GOOD EVENING, VOYEURS
This Hitchcock biopic explores the husband and wife team of Director Alfred Hitchcock (Anthony Hopkins) and Alma Reville (Helen Mirren) during the filming of Psycho.
This films takes a lot narrative licenses but immediately I found this film to be a more entertaining take on the famed director’s life. Right from the start, Hopkins breaks the fourth wall to talk directly to the audience. It’s almost like watching an episode of Alfred Hitchcock Presents which is an intriguing way to approach the film because of the connection. Psycho’s film crew mainly comprised of his television crew in order to cut down on the budget. Plus, it was also at a time when his television series was at its height.
Bored of all the material passing by his desk, Alfred is finally inspired by a real-life killer’s story, Ed Gein. A little history on who he was. Ed Gein wasn’t technically classified as a serial killer despite the fact that authorities found many different female body parts in his home. It was because he confessed and proved to commit only two murders. It takes three murders to determines if someone is a serial killer. He also had an unnatural loyalty for his mother and hatred towards women. This and the fact that he dug up his mother’s corpse is what Hitchcock used as the basis for Psycho’s Norman Bates.
The movie not only takes us behind-the-scenes of the film but inside Hitchcock’s head during this time. Hitchcock’s conversations with an imaginary Ed Gein gives us greater insight into his morbid fascination with death but also makes Gein a type of Jiminy Cricket that serves as Hitchcock’s conscience. It’s kinda of morbid that a character like Gein is giving advice about how Hitchcock can handle the relationships around him but it’s done in a darkly humorous way that is indicative of Hitchcock’s own brand of humor that it works.
Hitchcock’s most important relationship was with his wife, Alma. She was his toughest critic and chief ally. Though often uncredited, she is responsible for helping Hitchcock put together some of the most iconic scenes that made him the master of suspense.
One such scene is the shower scene in Psycho. Hitchcock wanted to do the quick-cut scene without any music. Alma insisted that they use Bernard Herrmann’s score. The scene just would not be the same without music.
Of course, no marriage is perfect. Alma often had to deal with Hitch’s flirtatious nature with his leading ladies and thriving in the spotlight. It was nice to see her side of the story. The movie suggests that Alma may have been on the verge of having her own affair with screenwriter Whitfield Cook (Danny Huston).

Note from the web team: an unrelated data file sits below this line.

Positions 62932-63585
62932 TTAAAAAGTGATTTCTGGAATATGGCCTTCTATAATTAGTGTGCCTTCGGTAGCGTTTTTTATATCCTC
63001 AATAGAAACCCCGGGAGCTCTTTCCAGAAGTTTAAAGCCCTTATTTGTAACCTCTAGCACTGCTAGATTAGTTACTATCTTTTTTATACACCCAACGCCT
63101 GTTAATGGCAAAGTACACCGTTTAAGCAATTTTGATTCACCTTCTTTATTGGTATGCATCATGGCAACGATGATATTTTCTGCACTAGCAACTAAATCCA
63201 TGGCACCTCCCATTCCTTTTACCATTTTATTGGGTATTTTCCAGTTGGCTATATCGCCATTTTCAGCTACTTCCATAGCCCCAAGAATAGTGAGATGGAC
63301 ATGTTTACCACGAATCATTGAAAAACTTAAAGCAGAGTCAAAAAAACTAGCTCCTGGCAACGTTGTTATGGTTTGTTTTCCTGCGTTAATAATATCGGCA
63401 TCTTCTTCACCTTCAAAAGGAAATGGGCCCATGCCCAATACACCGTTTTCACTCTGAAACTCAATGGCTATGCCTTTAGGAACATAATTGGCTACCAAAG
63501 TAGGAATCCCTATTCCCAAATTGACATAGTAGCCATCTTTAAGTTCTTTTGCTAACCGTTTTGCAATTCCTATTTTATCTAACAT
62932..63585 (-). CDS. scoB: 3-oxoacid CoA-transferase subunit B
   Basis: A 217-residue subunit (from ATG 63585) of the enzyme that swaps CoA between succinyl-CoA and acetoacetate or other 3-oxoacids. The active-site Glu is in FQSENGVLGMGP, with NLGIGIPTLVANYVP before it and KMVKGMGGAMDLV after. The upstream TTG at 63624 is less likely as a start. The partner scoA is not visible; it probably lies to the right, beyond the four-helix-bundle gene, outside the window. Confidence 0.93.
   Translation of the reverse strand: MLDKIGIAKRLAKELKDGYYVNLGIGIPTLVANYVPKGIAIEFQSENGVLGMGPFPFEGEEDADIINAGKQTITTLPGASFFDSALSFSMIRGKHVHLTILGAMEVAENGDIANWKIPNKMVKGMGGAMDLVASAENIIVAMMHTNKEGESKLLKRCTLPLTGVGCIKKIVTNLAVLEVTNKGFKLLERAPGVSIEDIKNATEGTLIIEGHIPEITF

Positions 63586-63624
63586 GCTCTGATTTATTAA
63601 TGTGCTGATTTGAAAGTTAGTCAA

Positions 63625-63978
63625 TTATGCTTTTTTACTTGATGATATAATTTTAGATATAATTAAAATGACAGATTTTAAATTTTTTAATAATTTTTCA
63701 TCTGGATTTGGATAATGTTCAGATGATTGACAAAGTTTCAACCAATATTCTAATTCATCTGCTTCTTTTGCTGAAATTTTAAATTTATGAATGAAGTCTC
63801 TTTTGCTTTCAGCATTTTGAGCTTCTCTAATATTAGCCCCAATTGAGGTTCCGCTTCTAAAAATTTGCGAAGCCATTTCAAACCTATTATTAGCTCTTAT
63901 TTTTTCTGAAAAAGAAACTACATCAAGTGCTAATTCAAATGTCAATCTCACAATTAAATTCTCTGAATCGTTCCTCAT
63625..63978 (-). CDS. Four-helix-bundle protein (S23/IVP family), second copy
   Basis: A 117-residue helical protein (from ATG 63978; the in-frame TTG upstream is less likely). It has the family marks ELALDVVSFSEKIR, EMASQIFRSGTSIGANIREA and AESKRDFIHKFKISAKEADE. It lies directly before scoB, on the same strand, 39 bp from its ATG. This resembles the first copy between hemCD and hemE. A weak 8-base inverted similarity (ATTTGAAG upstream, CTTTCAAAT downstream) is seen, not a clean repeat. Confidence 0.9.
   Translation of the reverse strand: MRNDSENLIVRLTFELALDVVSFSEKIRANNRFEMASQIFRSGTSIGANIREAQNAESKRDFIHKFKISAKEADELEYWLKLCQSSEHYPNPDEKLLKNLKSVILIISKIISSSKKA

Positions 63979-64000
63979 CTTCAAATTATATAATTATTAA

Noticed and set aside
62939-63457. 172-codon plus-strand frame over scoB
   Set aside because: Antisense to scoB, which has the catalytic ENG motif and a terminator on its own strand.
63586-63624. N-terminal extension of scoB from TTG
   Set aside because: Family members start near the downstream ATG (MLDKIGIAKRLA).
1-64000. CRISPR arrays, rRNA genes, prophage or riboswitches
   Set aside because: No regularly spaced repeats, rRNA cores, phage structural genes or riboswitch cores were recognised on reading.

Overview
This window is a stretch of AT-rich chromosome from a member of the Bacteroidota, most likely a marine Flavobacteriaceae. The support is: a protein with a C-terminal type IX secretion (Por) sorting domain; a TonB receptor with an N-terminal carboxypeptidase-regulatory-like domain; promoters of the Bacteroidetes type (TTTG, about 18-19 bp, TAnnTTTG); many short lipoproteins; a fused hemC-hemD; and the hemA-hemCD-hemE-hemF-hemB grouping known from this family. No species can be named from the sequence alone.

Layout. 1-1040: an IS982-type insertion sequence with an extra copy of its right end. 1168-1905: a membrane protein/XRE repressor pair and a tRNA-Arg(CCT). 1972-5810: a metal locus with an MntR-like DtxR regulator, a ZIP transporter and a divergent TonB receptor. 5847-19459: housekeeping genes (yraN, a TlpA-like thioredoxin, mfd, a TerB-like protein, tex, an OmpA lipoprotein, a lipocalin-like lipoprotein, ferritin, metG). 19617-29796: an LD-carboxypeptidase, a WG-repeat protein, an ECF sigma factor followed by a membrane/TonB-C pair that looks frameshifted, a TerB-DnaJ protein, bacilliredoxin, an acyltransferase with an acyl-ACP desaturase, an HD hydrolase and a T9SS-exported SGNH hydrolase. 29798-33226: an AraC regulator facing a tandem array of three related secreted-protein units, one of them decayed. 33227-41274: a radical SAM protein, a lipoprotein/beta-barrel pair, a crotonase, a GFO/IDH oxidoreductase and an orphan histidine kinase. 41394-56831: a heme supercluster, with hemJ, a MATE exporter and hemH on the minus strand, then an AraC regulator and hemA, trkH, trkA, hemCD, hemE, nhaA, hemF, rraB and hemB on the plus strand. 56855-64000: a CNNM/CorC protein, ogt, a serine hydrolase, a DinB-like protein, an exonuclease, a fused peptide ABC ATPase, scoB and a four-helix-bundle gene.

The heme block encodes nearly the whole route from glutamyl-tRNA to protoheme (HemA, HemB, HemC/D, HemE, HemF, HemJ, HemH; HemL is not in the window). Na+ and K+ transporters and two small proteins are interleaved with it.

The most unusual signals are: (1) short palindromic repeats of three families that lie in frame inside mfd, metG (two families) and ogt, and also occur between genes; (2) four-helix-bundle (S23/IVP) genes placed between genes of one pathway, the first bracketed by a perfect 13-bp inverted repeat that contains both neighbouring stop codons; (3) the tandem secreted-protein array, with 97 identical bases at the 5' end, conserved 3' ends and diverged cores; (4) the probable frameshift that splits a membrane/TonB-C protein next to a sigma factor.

Whether it was true or not, I completely understand where the filmmakers were coming from. This film does an excellent job in trying to show a more human side to these famous Hollywood figures beyond what was publicized. More often than not, the stuff that was publicized was the stuff Hitchcock wanted you to know. Here, the film tries to show us into their marriage through the daily good and the bad, through their insecurities juxtaposed with their talents. I appreciate when a film can show a 3D picture of the people they are depicting. Which is unlike what I felt about The Girl.
Just going by the way Anthony Hopkins looks, he’s not quite a visual fit for Hitchcock. The actor himself is way too tall but the way he walks, speaks and just carries himself made me put aside the differences. I especially love the insecure, vulnerable moments in which Hopkins portrays Hitchcock. It is in these moments that you formulate how you feel about the main character. He’s a bit morbid, witty, has a brilliant vision, but also an insecure boy.
If Hitchcock was the dreamer, then Alma was the down-to-earth counterpart that grounded the two. And Helen Mirren plays Alma so well as Hitchcock’s ego booster but pragmatist. Also in other ways, I also liked seeing Alma’s faults because in all the things I have read and heard about her, no one ever says a negative word about her. I believe all those statements to be true but it never seemed to be the complete picture and Mirren does an excellent job in completing that picture.
The rest of the cast is passable as Janet Leigh (Scarlett Johansson), Vera Miles (Jessica Biel), Anthony Perkins (James D’Arcy), John Gavin (Josh Yeo), Peggy Robertson (Toni Collette) and Lew Wasserman (Michael Stuhlbarg). Some just look the part and others do a pretty decent job but really the film belongs to Anthony Hopkins and Helen Mirren.
Another aspect in which the film completes the picture is through the score and the cinematography. Danny Elfman composes the score for the film he wisely decided to channel Bernard Herrmann. Also, the cinematography is done in that typical 60’s style but with a crisper focus that makes it resemble the Technicolor’s color but not that hazy vintage look. The lack of which totally does not detract from the film.
Ultimately, this is a two-part, his and hers story. Both Alfred and Alma serve as the protagonists here. You equally want to root for both them, their happiness and their aspirations. This can only successfully come across because Hopkins and Mirren have great team chemistry.